About the new work...

This is what I am hinting at in new works such as Terminus or Beyond Borders. Breaking out of an existing narrow mind-set is difficult, especially if we feel an injustice has been done against us. There are many who feel that they are being discriminated against; some with good reason. We should seek that everyone is treated not the same but with equality (there is a difference).

However, seen from a long-standing position of perceived superiority and privilege-by-right, being given equal treatment will of course seem like being discriminated against. When the pie starts to shrink, those holding such views will do everything possible to hang on to their (unequal) share, or even increase it. And the only way they can do that is to make sure everyone else gets less.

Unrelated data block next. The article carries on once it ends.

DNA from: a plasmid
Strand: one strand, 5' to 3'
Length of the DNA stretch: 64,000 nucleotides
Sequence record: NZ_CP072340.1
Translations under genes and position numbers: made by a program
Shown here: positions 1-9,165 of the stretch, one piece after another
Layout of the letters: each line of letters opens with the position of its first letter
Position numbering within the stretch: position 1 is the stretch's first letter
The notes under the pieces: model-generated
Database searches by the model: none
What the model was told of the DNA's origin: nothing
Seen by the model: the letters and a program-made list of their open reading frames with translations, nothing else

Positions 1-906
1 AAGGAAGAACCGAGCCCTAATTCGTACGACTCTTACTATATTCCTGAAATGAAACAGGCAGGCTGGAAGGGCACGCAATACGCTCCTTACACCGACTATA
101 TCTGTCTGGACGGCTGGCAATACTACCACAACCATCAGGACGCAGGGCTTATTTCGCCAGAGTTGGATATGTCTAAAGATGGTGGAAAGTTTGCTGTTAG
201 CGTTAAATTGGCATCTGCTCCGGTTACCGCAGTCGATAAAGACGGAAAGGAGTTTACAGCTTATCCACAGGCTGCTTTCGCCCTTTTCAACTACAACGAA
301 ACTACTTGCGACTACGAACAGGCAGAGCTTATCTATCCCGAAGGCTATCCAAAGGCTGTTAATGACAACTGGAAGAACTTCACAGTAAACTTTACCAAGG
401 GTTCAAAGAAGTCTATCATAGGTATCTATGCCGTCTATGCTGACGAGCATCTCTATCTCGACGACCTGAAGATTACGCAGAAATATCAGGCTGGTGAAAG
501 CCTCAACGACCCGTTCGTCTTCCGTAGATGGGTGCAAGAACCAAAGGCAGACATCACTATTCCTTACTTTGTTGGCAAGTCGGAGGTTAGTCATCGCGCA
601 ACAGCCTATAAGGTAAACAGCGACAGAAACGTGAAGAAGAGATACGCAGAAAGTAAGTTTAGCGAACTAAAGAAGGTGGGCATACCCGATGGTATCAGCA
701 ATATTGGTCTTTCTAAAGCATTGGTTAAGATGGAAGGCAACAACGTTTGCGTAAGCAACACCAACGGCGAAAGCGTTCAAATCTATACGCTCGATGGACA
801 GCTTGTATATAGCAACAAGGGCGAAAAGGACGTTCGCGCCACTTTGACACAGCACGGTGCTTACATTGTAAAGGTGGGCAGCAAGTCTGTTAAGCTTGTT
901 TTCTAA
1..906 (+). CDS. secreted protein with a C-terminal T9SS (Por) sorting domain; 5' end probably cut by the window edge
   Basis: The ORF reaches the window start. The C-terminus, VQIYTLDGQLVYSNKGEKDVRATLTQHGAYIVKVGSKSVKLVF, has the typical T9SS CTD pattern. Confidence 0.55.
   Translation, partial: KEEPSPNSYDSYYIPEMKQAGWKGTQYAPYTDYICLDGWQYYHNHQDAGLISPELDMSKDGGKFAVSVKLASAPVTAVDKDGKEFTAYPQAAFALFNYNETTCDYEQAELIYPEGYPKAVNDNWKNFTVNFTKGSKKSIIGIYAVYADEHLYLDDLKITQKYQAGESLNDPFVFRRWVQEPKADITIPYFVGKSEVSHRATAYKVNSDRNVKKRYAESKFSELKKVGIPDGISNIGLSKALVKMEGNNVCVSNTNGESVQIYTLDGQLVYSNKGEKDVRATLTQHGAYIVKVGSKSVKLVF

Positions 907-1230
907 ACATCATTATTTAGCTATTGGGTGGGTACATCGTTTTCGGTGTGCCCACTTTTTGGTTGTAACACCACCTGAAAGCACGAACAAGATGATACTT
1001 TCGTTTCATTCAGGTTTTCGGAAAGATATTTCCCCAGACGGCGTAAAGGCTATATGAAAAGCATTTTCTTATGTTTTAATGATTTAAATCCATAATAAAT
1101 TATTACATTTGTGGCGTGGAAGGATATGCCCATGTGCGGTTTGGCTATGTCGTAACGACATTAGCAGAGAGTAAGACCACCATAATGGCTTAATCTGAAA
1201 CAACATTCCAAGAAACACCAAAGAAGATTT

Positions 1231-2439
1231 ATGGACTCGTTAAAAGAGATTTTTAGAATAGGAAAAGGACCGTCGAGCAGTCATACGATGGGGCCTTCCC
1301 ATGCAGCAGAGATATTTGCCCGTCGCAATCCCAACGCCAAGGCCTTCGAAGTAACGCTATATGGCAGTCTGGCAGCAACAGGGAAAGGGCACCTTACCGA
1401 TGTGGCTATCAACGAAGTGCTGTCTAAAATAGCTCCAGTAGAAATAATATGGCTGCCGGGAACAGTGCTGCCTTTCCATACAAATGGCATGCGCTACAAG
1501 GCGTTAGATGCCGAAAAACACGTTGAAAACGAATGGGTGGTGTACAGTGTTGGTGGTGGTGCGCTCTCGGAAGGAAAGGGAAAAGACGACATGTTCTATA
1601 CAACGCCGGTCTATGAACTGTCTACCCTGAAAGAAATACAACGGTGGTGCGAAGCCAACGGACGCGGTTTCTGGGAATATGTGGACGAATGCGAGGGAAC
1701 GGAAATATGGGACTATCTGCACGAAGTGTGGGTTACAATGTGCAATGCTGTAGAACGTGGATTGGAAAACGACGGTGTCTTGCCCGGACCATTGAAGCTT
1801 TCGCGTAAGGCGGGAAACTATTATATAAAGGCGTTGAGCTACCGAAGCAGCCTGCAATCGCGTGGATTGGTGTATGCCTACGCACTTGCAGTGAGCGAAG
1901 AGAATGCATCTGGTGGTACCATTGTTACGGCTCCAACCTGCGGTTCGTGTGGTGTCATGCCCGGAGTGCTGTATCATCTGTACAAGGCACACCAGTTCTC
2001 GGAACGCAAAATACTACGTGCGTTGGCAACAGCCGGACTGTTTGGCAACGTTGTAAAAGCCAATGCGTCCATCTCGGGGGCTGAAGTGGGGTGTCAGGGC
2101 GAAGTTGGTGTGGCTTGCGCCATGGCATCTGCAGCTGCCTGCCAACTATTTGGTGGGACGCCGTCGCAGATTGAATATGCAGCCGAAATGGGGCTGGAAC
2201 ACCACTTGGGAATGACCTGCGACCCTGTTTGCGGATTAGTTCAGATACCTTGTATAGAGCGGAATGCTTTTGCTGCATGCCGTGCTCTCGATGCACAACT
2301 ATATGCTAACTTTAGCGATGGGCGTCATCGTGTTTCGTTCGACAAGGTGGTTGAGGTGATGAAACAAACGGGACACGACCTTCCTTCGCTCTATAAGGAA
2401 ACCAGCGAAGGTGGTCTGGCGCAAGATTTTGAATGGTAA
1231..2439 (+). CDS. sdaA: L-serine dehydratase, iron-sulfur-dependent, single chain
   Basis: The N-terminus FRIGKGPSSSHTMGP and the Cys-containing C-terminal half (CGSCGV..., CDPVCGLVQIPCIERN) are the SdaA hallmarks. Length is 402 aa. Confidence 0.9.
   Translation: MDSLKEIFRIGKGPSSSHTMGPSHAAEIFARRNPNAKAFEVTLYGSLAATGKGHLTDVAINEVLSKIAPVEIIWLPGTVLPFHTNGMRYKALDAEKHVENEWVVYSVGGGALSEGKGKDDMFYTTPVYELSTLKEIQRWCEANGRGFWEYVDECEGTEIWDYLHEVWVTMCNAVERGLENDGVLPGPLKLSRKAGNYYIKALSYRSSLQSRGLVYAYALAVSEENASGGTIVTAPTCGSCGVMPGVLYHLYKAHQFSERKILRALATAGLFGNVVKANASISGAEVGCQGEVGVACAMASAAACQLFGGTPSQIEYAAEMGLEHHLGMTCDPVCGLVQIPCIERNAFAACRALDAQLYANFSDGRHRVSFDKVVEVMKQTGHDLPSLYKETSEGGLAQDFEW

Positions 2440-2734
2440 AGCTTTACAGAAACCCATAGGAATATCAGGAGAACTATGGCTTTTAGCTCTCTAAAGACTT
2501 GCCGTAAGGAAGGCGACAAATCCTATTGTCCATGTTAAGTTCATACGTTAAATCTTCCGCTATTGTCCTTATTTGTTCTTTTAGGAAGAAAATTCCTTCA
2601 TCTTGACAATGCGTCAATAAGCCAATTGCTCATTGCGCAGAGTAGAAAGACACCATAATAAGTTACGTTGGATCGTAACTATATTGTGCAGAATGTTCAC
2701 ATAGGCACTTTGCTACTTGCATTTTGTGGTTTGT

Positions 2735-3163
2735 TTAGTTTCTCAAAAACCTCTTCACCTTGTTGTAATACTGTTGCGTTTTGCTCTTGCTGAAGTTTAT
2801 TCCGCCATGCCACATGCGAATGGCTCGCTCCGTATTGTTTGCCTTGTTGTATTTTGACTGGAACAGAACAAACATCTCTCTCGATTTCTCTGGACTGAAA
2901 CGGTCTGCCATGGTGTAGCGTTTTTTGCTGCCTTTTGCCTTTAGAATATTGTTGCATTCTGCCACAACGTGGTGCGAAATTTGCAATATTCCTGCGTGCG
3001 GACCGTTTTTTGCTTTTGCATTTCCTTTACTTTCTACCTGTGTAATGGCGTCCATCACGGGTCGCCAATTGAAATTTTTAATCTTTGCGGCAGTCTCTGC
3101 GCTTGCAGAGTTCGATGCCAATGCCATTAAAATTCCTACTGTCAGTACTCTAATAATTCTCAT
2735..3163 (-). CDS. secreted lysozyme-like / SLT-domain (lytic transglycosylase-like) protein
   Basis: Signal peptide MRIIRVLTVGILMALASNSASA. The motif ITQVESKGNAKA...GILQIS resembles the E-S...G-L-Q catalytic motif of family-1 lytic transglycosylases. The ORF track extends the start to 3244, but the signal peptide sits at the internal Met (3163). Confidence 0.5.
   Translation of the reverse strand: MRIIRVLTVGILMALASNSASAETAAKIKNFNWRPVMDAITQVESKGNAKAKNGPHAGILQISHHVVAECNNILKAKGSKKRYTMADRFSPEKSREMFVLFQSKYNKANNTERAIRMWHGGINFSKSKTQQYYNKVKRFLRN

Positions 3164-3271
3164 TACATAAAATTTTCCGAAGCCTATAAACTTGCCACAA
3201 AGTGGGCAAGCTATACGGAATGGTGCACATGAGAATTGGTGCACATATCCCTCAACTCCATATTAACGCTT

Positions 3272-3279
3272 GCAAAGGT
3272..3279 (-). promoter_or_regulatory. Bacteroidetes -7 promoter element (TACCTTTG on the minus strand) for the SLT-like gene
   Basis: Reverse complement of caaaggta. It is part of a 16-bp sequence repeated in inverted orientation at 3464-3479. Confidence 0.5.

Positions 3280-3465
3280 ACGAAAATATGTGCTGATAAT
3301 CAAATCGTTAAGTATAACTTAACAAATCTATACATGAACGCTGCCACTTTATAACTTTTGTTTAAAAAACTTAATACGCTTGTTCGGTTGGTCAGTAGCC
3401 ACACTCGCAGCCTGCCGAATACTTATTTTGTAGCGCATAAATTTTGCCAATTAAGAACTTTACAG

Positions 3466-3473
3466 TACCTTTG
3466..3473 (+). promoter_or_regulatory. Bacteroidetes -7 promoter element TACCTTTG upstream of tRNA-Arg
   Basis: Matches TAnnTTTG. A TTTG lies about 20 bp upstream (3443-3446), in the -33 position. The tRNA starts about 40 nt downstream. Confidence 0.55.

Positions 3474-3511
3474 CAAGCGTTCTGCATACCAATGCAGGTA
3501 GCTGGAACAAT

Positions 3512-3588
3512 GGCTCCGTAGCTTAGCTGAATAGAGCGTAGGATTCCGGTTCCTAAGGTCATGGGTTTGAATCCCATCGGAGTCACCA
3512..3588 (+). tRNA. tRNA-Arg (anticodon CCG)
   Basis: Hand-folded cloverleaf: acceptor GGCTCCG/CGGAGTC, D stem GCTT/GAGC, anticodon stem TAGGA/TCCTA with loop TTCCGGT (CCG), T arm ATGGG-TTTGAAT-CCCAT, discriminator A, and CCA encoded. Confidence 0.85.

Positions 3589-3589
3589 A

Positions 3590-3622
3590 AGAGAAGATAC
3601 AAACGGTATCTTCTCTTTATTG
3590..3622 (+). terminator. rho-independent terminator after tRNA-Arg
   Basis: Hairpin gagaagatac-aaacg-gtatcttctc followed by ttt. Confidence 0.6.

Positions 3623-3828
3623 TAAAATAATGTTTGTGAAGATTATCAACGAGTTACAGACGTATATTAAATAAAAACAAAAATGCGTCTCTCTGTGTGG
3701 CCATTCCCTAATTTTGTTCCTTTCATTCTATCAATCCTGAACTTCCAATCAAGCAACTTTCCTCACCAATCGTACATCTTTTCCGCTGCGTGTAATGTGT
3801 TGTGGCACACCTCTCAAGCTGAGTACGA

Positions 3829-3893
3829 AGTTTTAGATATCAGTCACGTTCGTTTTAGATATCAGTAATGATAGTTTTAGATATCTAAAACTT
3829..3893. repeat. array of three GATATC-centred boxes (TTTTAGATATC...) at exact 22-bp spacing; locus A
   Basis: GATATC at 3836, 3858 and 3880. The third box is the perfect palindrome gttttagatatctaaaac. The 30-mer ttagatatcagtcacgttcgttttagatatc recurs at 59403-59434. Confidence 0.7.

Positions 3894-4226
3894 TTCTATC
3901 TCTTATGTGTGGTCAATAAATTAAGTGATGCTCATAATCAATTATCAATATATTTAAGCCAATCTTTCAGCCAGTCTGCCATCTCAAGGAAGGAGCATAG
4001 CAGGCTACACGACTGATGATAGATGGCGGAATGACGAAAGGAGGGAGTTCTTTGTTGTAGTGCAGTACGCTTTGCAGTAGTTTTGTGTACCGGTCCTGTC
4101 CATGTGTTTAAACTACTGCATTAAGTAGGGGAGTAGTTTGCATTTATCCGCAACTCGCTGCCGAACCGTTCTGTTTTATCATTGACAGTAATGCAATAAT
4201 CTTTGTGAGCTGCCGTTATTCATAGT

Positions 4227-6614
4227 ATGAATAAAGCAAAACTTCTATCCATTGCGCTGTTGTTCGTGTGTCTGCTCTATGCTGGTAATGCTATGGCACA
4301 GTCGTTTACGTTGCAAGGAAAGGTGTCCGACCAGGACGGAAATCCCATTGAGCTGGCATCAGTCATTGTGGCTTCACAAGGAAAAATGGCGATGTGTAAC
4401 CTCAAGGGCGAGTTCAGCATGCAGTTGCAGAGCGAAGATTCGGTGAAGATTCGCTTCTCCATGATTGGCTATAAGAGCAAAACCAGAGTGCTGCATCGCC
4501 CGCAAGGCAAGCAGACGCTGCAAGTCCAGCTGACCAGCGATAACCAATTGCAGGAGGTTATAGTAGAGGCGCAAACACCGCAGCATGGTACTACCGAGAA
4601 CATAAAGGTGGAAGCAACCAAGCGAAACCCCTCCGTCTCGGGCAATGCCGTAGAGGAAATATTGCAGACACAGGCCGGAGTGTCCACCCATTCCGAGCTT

The new etching [L f.Gk nostos - return home] returns also to my opening sentiment. No city or society, no government, country or nation is legitimate if it takes away the dignity of those who live there.

As the character Soloman in James Swallow's Nomad said, "In a lawful, moral society, it is the responsibility of the rich man to see that the poor man does not starve. It is the responsibility of the strong man to see that the weak man is not preyed upon."

1. Garbiel Vallecillo Marques, Honduran film maker

2. Mikhail Gorbachev, Former Premier of the Soviet Union


Thursday, 23 February 2017

20 Questions

Name:  Stuart Duffin.

Age: 57.

Birthplace: UK.

Occupation: Artist (printmaker, painter and educator).

Most important tool: My collection of antique mezzotint rocking tools in conjunction with my razor-sharp scraper...and my coffee pot.

Artists or cultural figures who have most influenced you: The classical music of Scots composer Malcolm Lindsay has always been influential on both my work and my state of mind (while working!). Other than that I am less influenced by artists and more by environments, places, circumstances and experiences.

Where are you based: I'm split three ways between my home studio in the north-east of Scotland, the Glasgow Print Studio and the Jerusalem Print Workshop.

Favourite app: That one that orders pizza.